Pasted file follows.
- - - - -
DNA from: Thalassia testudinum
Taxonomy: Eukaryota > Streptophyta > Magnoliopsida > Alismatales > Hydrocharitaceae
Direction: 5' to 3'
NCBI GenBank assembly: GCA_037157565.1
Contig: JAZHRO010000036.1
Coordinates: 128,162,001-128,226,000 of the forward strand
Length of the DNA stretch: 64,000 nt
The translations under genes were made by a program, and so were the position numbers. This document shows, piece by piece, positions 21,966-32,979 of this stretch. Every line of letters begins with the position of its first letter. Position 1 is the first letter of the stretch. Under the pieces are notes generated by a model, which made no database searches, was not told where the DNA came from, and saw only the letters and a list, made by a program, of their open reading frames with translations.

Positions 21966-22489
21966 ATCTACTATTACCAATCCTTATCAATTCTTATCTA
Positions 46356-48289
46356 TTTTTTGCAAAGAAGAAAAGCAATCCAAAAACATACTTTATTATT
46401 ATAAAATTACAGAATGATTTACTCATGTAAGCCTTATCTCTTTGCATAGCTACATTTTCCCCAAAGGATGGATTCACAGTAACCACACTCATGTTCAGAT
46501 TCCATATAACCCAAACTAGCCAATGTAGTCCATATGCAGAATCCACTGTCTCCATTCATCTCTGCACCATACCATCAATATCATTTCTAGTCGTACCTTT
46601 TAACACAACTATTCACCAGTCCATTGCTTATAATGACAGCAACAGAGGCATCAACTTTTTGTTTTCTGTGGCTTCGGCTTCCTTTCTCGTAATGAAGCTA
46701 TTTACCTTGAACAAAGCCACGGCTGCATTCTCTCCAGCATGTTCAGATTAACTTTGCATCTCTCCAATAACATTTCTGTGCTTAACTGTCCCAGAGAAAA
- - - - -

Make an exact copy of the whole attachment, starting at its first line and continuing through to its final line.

DNA from: Thalassia testudinum
Taxonomy: Eukaryota > Streptophyta > Magnoliopsida > Alismatales > Hydrocharitaceae
Direction: 5' to 3'
NCBI GenBank assembly: GCA_037157565.1
Contig: JAZHRO010000036.1
Coordinates: 128,162,001-128,226,000 of the forward strand
Length of the DNA stretch: 64,000 nt
The translations under genes were made by a program, and so were the position numbers. This document shows, piece by piece, positions 21,966-32,979 of this stretch. Every line of letters begins with the position of its first letter. Position 1 is the first letter of the stretch. Under the pieces are notes generated by a model, which made no database searches, was not told where the DNA came from, and saw only the letters and a list, made by a program, of their open reading frames with translations.

Positions 21966-22489
21966 ATCTACTATTACCAATCCTTATCAATTCTTATCTA
Positions 46356-48289
46356 TTTTTTGCAAAGAAGAAAAGCAATCCAAAAACATACTTTATTATT
46401 ATAAAATTACAGAATGATTTACTCATGTAAGCCTTATCTCTTTGCATAGCTACATTTTCCCCAAAGGATGGATTCACAGTAACCACACTCATGTTCAGAT
46501 TCCATATAACCCAAACTAGCCAATGTAGTCCATATGCAGAATCCACTGTCTCCATTCATCTCTGCACCATACCATCAATATCATTTCTAGTCGTACCTTT
46601 TAACACAACTATTCACCAGTCCATTGCTTATAATGACAGCAACAGAGGCATCAACTTTTTGTTTTCTGTGGCTTCGGCTTCCTTTCTCGTAATGAAGCTA
46701 TTTACCTTGAACAAAGCCACGGCTGCATTCTCTCCAGCATGTTCAGATTAACTTTGCATCTCTCCAATAACATTTCTGTGCTTAACTGTCCCAGAGAAAA